"Need You Now" has received positive reviews from music critics. It won the 2011 Grammy award for Record of the Year and Song of the Year. The song received a "thumbs up" review from Jim Malec of the 9513. He said that although Charles Kelley's voice had a "surprisingly stuffy tone," lead singer Hillary Scott's voice fit perfectly for "dark" songs like "Need You Now." He said that both singers had a rawness in their voices that made the song feel "real". It also received a positive review from Ken Tucker of Billboard, who said, "the song finds alto Scott trading lead vocals with a soulful Kelley, and it will connect with anyone who's ever dumped a significant other and regretted it in the early morning hours." Bobby Peacock of Roughstock gave a positive review as well, comparing its sound favorably to that of "I Run to You." He also thought the traded-off lead vocals gave the song "more depth," and that Kelley and Scott sang more strongly than on the debut album.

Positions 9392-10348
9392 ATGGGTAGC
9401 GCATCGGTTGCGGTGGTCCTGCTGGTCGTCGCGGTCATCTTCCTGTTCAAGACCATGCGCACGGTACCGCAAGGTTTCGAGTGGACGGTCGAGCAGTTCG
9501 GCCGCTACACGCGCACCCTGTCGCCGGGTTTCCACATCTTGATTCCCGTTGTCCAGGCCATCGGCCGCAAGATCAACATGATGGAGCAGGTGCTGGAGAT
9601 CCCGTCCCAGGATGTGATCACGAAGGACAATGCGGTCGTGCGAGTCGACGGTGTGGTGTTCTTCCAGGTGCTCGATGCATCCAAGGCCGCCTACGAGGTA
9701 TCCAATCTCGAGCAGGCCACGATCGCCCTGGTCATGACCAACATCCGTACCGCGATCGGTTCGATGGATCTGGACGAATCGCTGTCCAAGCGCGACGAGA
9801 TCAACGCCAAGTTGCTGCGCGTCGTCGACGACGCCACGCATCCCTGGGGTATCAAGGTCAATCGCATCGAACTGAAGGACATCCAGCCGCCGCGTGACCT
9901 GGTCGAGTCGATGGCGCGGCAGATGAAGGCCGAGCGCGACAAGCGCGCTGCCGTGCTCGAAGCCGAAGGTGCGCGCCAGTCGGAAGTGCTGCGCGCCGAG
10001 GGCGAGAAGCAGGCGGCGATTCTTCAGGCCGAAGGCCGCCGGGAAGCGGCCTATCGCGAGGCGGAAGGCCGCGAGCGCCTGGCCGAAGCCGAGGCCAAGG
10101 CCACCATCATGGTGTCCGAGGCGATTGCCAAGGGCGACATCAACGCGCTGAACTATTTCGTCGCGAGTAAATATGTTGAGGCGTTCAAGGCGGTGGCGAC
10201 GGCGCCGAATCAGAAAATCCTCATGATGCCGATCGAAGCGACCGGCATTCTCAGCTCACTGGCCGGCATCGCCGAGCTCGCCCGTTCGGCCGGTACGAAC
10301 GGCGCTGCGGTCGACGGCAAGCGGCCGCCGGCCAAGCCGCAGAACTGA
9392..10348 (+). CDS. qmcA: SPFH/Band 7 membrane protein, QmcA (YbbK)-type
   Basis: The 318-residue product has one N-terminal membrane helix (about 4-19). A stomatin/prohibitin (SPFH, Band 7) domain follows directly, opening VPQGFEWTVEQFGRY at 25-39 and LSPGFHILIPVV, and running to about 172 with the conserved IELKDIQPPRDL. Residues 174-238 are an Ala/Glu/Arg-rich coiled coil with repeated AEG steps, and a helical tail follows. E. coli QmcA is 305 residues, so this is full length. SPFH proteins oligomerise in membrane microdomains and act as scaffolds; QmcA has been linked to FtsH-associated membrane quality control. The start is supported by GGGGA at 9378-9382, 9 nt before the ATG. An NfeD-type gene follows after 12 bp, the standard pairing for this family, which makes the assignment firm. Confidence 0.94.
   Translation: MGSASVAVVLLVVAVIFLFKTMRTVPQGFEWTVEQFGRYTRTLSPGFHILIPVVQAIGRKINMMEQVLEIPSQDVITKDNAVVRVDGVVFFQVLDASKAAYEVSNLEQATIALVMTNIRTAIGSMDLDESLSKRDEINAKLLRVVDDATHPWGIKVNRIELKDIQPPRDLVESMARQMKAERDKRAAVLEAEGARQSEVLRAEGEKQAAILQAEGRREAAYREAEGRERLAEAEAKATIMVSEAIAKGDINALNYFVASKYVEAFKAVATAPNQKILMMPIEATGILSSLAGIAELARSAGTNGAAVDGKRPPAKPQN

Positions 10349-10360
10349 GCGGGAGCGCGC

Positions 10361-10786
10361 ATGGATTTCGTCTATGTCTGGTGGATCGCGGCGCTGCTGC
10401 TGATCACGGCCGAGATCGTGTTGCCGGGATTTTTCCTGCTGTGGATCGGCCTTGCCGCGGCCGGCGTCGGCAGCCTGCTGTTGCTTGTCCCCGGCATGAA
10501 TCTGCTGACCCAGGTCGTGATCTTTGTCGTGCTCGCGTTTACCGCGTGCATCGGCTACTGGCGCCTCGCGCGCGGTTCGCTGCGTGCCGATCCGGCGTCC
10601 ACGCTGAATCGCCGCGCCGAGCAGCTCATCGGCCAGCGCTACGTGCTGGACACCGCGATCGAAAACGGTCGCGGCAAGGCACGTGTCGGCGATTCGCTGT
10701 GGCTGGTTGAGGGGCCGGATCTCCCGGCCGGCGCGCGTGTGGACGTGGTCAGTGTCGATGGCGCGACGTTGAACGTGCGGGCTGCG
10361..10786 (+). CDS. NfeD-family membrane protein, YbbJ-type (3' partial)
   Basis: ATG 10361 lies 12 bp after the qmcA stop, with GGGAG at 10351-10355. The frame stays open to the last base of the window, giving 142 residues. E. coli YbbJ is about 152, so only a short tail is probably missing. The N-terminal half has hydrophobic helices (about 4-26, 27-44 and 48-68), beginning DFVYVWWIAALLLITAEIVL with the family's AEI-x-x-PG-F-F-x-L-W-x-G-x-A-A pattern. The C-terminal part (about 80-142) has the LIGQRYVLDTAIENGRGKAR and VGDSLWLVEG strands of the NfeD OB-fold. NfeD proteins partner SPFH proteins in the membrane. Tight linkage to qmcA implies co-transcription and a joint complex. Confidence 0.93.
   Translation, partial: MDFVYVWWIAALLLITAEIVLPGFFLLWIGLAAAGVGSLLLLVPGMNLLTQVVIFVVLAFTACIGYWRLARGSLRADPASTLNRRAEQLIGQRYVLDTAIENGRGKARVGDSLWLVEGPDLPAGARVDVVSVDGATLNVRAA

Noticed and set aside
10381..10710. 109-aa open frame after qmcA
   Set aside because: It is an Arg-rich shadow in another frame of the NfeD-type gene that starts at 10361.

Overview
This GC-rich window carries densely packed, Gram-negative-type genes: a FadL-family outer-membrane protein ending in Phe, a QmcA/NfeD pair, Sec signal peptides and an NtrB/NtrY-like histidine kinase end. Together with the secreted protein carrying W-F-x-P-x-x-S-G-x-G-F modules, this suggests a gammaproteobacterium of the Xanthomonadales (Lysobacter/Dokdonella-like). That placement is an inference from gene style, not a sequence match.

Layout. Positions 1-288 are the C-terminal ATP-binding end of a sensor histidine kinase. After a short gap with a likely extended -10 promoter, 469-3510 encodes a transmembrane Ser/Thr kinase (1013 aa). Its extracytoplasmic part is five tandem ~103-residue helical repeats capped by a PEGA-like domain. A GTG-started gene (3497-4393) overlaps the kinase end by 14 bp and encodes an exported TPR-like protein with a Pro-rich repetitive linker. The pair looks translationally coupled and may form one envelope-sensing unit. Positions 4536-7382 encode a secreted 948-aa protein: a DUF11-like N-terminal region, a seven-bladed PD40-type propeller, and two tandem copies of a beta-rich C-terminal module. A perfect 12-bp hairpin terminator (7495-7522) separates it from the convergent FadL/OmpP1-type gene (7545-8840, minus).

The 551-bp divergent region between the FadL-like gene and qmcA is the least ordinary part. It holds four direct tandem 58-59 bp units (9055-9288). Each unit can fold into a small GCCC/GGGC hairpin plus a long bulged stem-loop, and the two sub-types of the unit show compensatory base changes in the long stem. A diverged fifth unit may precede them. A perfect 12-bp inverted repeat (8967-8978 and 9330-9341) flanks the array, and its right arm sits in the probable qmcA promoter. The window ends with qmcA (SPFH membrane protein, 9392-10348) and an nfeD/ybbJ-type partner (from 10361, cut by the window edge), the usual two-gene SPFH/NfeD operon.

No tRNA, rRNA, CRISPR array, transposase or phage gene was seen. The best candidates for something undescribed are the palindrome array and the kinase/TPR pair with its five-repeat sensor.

The song became the trio's second No. 1 hit on the Hot Country Songs chart for the chart dated November 28, 2009, where it stayed for five weeks, making it the first song to hold the No. 1 position for more than four weeks since Taylor Swift's "Our Song" spent six weeks at No. 1 between December 2007 and January 2008. In the Billboard Hot 100 chart, the song peaked at No. 2 and stayed there for two weeks (kept from the top spot by a combination of "Break Your Heart" by Taio Cruz featuring Ludacris and "Rude Boy" by Rihanna) making it their highest charting single on that chart and their first top 5. On the Canadian Hot 100, it also peaked at No. 2, making it their highest charting and first top five single there as well. It is only the second country song to reach No. 1 on the BillboardAdult Top 40 chart, the first being Faith Hill's "Breathe", which reached the top position in 2000. For the Billboard tracking period of March 29–April 4, 2010, "Need You Now" broke the record held by Hoobastank's hit "The Reason" for most spins in one week on the Adult Top 40 chart. The song debuted at No. 28 on the UK Singles Chart in its first week of release. It was covered in a live performance for Queen Elizabeth II's Diamond Jubilee Concert in June 2012 by English singers Gary Barlow and Cheryl Cole which saw the song re-enter the UK Charts. Over a month later it climbed to No. 15, its highest UK chart position and after 53 weeks in the chart.